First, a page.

ADJUDICATION OFFICER DECISION
Adjudication Decision Reference: ADJ-00003712
Complaints for Resolution:
Complaint/Dispute Reference No.
Date of Receipt
Complaint seeking adjudication by the Workplace Relations Commission under Section 8 of the Unfair Dismissals Act, 1977
Complaint seeking adjudication by the Workplace Relations Commission under section 77 of the Employment Equality Act, 1998
Complaint seeking adjudication by the Workplace Relations Commission under section 7 of the Terms of Employment (Information) Act, 1994
Complaint seeking adjudication by the Workplace Relations Commission under Section 11 of the Minimum Notice & Terms of Employment Act, 1973
Date of Adjudication Hearing: 24/08/2016
Workplace Relations Commission Adjudication Officer: Gaye Cunningham
In accordance with Section 41(4) of the Workplace Relations Act, 2015 and Section 7 of the Terms of Employment (Information) Act 1994, and Section 11 of the Minimum Notice and Terms of Employment Act 1973, and Section 79 of the Employment Equality Act, 1998, following the referral of the complaints to me by the Director General, I inquired into the complaints and gave the parties an opportunity to be heard by me and to present to me any evidence relevant to the complaints.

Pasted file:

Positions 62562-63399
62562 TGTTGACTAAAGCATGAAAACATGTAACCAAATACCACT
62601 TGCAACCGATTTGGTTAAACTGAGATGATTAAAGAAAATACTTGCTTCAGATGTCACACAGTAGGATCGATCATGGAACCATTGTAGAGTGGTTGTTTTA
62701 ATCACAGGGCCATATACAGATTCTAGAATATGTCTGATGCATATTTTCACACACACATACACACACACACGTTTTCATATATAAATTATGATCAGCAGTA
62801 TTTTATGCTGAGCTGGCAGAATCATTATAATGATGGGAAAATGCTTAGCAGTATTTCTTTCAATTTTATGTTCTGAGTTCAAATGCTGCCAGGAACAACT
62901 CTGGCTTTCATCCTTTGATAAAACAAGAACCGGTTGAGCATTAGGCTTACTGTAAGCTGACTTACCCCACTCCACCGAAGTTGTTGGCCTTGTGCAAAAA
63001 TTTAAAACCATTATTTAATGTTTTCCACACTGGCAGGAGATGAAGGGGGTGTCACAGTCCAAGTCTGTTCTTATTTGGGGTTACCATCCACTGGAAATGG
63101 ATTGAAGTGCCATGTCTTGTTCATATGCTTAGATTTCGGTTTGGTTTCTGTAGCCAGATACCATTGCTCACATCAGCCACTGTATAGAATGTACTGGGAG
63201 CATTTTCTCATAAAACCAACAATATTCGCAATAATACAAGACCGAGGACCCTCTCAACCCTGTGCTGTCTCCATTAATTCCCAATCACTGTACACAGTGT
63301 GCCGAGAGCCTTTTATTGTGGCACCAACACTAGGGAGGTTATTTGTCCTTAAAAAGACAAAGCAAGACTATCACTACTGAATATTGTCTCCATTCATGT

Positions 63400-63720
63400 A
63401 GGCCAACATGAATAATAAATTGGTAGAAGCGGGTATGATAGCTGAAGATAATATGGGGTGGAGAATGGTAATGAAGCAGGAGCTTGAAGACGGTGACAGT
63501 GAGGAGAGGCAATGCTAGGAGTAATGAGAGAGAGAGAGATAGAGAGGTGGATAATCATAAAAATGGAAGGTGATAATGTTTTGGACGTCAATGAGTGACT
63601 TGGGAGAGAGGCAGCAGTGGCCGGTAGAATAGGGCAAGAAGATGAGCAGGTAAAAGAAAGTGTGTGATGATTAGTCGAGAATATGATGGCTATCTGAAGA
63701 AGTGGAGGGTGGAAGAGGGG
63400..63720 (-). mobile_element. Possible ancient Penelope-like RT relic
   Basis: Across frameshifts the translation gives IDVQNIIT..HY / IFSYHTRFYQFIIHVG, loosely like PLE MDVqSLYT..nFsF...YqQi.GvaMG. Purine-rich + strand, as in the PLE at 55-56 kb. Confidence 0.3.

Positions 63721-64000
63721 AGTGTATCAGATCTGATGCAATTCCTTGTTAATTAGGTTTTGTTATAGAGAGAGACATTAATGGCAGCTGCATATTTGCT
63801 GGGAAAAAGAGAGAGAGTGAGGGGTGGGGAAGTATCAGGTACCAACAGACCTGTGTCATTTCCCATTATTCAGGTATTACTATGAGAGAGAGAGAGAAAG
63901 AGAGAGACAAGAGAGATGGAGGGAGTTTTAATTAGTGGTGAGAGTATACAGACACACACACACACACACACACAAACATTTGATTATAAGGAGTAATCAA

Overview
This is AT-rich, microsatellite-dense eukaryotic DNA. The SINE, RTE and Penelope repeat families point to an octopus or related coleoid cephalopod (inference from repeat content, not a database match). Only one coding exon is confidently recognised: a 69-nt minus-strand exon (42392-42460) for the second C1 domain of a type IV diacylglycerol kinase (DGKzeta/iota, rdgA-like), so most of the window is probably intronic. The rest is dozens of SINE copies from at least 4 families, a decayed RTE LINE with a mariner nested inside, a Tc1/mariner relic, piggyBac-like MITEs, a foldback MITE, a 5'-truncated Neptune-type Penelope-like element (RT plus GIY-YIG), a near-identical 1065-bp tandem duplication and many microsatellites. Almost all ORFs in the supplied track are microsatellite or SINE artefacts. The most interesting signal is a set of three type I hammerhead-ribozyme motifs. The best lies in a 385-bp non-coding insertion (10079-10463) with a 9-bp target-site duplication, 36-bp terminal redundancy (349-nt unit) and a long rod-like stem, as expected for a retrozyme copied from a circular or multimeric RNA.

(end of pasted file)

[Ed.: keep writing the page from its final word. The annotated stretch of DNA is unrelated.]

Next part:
Complainant’s Submission and Presentation:
Complaint reference 00005077-001 was withdrawn by the complainant’s representative before the hearing .
Complaint reference 00005077-002 – Employment Equality Act 1998
The complainant was diagnosed with Friedreich’s ataxia at the age of twelve. She also suffered from Cardiomyopathy. From June 2000, she was employed as a Clerical Officer. At all times the respondent was fully aware of her disability. She was at all times throughout her employment given fixed term contracts / letters of extension for periods of three to six months and referred to as a Temporary Clerical Officer despite being an employee for almost 16 years.
In or around March 2015 the respondent arranged for the complainant to attend the respondent’s G.P. He was given consent to contact both the complainant’s Cardiologist and Neurologist and sought a report from each of them in September and December 2015. All the complainant’s consultants expressly stated that they did not have a medical issue with her working, and even stated that it benefitted her.